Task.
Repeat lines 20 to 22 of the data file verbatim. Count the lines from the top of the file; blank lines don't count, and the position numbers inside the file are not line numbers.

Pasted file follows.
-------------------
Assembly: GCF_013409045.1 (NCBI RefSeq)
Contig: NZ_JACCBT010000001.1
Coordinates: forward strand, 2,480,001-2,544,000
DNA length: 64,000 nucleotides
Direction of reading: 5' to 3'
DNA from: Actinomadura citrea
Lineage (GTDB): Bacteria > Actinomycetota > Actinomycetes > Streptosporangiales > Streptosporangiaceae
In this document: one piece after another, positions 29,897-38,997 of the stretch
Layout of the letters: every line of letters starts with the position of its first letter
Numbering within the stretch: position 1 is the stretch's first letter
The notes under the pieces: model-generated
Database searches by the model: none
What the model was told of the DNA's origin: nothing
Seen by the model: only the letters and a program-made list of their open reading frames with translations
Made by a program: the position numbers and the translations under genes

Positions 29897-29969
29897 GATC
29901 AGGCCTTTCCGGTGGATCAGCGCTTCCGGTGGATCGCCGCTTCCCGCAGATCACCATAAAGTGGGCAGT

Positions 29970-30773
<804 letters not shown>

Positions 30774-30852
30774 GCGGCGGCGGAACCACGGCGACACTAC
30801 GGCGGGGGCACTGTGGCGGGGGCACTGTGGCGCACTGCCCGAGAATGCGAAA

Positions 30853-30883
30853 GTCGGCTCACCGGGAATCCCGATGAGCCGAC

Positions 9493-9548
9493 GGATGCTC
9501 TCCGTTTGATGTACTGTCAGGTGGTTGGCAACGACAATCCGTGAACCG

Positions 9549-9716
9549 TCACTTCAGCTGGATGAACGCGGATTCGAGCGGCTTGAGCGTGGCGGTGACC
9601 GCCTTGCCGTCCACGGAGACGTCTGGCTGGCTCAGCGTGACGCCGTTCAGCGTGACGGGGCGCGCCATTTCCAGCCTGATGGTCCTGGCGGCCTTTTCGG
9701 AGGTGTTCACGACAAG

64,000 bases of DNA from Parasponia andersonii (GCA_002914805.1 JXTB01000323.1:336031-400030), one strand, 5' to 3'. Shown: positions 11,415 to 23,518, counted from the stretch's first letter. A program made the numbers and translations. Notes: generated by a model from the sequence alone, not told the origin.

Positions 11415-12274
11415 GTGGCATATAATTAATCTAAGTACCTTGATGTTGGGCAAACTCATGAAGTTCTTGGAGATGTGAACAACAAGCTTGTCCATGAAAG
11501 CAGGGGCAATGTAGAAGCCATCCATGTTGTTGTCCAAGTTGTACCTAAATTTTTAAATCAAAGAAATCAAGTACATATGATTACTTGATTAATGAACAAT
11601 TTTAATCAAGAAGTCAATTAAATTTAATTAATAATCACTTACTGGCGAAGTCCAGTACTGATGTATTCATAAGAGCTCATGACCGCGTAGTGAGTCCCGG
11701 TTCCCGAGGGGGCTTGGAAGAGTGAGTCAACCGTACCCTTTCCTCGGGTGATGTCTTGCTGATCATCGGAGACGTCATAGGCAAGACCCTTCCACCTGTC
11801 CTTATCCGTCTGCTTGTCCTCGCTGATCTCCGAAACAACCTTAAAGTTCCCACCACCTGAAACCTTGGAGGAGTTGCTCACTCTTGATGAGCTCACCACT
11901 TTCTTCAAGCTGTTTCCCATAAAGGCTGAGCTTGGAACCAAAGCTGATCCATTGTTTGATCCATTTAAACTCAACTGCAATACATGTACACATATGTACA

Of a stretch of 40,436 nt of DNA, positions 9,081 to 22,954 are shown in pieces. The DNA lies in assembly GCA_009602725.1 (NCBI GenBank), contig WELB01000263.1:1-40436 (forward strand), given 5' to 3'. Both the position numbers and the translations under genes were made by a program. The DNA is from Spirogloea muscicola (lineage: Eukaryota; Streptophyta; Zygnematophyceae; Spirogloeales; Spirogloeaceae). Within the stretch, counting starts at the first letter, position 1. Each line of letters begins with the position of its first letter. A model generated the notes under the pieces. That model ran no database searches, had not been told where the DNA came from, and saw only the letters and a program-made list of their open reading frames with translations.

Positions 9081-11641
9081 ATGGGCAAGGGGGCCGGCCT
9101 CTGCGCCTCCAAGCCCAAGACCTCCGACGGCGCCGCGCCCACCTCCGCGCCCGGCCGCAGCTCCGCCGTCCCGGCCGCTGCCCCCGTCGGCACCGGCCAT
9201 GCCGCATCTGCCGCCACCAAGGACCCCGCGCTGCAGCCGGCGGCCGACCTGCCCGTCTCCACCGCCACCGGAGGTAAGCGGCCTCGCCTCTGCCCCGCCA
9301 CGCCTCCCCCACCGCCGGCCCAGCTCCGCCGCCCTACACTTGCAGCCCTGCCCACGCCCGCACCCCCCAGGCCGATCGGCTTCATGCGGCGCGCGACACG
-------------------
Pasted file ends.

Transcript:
<804 letters not shown>

Positions 30774-30852
30774 GCGGCGGCGGAACCACGGCGACACTAC